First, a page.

“Killervirus” – data from Johns Hopkins Institute
Red = total infected and/or % of infected
Black = total deaths and/or % of fatalities in population
Nowhere was the 1% mark in deaths reached
By Ralph T. Niemeyer
Population from de.statista, the official German office of statistics.
The calculations were of course also based on the numbers from the JHI.
The countries are random, as they were shown by google.
The deaths in% are calculated in relation to the population. Otherwise there is no possible comparison.
The number of infected people is relative to the population, and yes, the death rate is also relative to the population.
Note: one cannot put the death numbers in relation to the number of infections or use them to calculate another ratio because
– not all people have been tested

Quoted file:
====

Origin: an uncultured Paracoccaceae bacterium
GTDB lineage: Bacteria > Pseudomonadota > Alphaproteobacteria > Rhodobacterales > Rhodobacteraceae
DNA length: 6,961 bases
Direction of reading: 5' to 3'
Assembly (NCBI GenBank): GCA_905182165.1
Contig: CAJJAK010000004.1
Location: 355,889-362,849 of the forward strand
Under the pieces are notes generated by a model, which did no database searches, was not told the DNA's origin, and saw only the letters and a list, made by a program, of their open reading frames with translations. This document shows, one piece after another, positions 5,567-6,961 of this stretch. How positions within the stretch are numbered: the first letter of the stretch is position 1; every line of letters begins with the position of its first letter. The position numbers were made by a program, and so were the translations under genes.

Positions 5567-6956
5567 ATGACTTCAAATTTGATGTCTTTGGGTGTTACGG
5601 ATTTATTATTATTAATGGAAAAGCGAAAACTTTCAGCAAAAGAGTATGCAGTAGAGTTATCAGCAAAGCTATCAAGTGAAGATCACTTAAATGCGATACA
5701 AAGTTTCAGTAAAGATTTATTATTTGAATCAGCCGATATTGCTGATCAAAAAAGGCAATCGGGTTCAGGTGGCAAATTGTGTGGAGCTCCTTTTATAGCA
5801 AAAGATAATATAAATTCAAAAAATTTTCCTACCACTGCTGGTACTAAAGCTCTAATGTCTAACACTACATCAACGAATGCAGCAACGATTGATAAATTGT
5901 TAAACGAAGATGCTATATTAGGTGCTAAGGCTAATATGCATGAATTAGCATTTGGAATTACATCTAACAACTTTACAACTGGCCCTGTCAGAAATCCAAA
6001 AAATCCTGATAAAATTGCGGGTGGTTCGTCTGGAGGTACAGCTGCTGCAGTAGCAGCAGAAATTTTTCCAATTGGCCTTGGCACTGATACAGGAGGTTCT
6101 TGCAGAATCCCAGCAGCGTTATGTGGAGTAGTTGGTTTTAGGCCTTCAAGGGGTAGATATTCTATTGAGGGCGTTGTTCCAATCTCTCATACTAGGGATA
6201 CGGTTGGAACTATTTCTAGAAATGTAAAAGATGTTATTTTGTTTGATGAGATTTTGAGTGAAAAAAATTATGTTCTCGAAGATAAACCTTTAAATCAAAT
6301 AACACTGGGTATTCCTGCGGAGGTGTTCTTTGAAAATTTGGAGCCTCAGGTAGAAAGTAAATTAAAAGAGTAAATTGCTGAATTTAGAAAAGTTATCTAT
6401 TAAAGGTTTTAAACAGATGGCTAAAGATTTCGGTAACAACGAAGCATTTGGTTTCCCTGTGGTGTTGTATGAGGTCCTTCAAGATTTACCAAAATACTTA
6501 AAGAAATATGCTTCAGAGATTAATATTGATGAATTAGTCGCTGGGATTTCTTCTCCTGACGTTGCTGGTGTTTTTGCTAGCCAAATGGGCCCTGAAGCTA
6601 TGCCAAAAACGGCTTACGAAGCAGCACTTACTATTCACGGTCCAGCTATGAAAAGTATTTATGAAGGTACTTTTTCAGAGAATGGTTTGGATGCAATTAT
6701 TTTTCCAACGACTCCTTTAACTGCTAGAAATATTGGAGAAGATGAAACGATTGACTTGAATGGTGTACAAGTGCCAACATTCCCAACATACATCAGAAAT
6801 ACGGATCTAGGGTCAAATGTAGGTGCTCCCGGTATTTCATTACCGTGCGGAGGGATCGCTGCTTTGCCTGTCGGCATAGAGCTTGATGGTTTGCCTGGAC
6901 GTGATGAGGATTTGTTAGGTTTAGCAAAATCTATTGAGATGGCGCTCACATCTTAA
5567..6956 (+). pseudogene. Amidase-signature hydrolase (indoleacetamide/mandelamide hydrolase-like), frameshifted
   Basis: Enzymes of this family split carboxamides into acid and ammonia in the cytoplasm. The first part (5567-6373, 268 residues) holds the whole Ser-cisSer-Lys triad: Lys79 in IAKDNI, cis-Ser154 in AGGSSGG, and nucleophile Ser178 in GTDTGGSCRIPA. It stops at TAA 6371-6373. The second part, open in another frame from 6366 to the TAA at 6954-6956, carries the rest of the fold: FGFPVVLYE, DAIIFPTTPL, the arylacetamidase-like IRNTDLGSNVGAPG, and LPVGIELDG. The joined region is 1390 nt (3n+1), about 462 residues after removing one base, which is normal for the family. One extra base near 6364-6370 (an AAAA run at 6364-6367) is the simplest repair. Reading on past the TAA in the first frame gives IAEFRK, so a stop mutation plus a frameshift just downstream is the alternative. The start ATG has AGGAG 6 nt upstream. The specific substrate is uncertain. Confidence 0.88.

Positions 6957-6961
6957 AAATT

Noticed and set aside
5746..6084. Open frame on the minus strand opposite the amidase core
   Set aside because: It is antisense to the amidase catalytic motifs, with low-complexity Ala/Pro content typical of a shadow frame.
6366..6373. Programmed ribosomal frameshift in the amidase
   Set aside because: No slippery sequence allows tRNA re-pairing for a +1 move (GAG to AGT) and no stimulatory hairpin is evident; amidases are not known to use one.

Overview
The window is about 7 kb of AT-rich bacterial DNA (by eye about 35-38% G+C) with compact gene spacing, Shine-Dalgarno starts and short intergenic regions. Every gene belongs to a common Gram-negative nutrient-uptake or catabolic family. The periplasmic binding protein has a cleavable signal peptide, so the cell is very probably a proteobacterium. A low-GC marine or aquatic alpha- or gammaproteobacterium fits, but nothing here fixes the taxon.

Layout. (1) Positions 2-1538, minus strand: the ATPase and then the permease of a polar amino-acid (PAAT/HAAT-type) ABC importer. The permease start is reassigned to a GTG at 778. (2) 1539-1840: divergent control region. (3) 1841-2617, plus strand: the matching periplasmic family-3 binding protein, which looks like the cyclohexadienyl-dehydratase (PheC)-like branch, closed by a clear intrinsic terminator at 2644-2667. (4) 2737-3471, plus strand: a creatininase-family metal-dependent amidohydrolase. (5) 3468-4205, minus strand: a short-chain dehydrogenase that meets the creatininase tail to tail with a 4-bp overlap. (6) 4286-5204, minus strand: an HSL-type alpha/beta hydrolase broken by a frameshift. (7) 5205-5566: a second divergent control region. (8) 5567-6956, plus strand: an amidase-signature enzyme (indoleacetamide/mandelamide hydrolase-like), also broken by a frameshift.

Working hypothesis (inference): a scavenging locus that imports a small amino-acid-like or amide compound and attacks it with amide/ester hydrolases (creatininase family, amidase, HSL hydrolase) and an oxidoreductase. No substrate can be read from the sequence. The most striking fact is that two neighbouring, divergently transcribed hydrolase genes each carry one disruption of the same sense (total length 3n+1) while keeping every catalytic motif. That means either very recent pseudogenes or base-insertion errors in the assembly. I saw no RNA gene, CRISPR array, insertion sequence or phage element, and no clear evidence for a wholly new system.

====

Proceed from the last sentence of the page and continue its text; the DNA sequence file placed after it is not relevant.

– the number of infections contains false positives
The infection numbers are therefore not meaningful because they are incomplete.
The deceased are still significant and verifiable today. That’s why I put them in relation to the population.
Quite banal percentage calculation, without estimation or presumption and regardless of the number of infections.
If you were completely correct, you would have to subtract all those who died, which were incorrectly included in the statistics as corona deaths.
But that is not the point. Even the deaths mentioned do not reflect a “deadly pandemic” and certainly not a “killer virus”.
Meanwhile, it transpired that even hot-spot countries like Brazil this year did not have any deaths from yellow fever.
Like in Germany, where the Covid-19 “pandemic” miraculously has wiped out influenza as no deaths related to grip occurred this season.
Other parts of the world:
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